Yet too much of today’s thinking is afflicted with misconceptions. It is a misconception to think that sound planning could not generate a useful degree of medical abundance. It is also a misconception to think that providing ever-greater advantages to America’s top income quintile will somehow cause their abundance to become some sort of universal phenomenon. The past three decades of American economic history constitute one monolithic denial of trickle-down theories. On the other hand, it does seem to be the case that hardships are not so clearly self-contained amongst America’s poor.

Infectious microbes are no less at home in the bodies of the rich than they are in any other human beings. Contagion has no respect for net worth. Also, since most of America’s economic dynasties rest on corporate ownership or other forms of working investment, the rich suffer from degraded returns on those investments even as the poor suffer more directly whenever preventable illness leads to lost productivity.

Then there is the question of atmosphere. Wealthy Americans do not take an oath to avoid ever having any empathy with working class citizens. Defense of the “right” of the rich to not support universal health care is also an attack on the “right” of those same people to be better protected from disease, enjoy superior returns on domestic investments, tap into a more fit labor pool when launching new ventures, and live in a generally happier society. There is no choice that is not a choice.

As we settle down to dinner this day, we do well to honor the tradition of expressing thanks for our blessings. Though not perfect, the existing collaboration of farmers, corporations, and bureaucrats has accomplished much in the feeding of our nation. Even with all its flaws, a “do more with less” approach to working the land seems to have succeeded in principle. Given the resources and financial inputs devoured by our existing health care institutions, it would seem American endeavors in that area are presently guided by a “do less with more” paradigm.

In truth, that reality is an unpleasant side effect of being misguided by a popular paradigm that forbids even discussing the pursuit of abundance in our capacity for healing. Yet I believe it is a pursuit well worthy of the effort, including the effort to dispel false narratives about unresolvable scarcity. Should we, as many other nations already have, manage to achieve useful abundance in medicine, then our nation will enjoy a new form of strength. Universal health care would be a particular relief to the poor, but its indirect benefits would substantially improve circumstances for the rich too. Were it part of the American way of life, then on future days of Thanksgiving we might all know one more blessing to be counted . . . or at least one more useful abundance to take for granted.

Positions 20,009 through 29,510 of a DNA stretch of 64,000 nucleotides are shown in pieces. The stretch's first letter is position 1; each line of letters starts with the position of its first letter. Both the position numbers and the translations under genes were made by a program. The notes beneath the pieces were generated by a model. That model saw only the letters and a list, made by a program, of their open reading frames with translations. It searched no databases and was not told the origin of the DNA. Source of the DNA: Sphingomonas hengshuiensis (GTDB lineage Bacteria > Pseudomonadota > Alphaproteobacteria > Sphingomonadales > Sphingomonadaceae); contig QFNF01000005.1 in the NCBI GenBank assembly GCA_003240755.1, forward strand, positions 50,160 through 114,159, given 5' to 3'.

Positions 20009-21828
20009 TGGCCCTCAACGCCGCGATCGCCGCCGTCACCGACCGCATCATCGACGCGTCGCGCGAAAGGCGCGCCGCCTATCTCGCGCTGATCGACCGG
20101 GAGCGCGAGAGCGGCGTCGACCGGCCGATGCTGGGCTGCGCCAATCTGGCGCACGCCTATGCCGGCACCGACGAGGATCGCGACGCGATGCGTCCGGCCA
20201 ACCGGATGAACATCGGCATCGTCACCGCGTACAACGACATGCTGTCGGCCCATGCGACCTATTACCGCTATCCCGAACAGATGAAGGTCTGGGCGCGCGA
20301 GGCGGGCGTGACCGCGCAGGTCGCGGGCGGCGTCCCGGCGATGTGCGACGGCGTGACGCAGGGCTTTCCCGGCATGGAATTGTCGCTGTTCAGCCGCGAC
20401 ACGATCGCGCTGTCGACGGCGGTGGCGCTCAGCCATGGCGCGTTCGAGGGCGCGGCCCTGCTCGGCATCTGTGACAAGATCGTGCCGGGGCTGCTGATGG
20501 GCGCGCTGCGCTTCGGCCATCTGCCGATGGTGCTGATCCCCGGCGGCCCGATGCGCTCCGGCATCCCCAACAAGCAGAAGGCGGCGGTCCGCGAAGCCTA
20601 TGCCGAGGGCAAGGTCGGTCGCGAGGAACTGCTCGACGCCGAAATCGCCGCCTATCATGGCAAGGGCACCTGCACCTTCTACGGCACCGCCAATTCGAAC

What You Should Think About Freewill

November 13, 2007

“Life is like a game of cards. The hand that is dealt you is determinism; the way you play it is free will.”

–Jawaharla Nehru

Many people turn to philosophy in a search for purpose. “Why are we here?” has driven much thinking throughout, and no doubt before, history. Yet there are even more fundamental questions to ask. Understanding humanity’s purpose, or lack thereof, must follow from some understanding of what it means to be a human being. “What are we?” is a question with answers much less self-evident than superficial analysis would suggest.

There can be no doubt that making decisions, and taking action based on the results of decisions, is part of the human experience. Then again, had apples the capacity to appreciate their existence, growing ripe and falling from trees would be part of the quintessential apple experience. As scientific inquiry reveals more and more about the physical workings of the brain, mystery yields to empiricism. Can it be that we are nothing more than chemistry and biology at work?

Truth be told, even in times of abundant mystery there was no evidence substantiating the existence of supernatural components to human existence. The cosmos as it is at present results from the cosmos as it was before. The future will follow from the cosmos as it is now. Understanding all of the processes as they unfold would require an unfathomably complex information system. For that matter, computing all the electrical and chemical activity in a human brain while also modeling the environment from which all stimulus emerges is an impractically complex challenge.

This brings us to the heart of a concept like freewill. It may be reasonable to believe in physical predestination — that the properties we are born with and the experiences we have in life are the only forces that shape human behavior. However, given that those causes defy comprehensive comprehension, an analysis of our decision-making processes takes on a form necessarily different from an analysis of the growth and descent of a falling apple.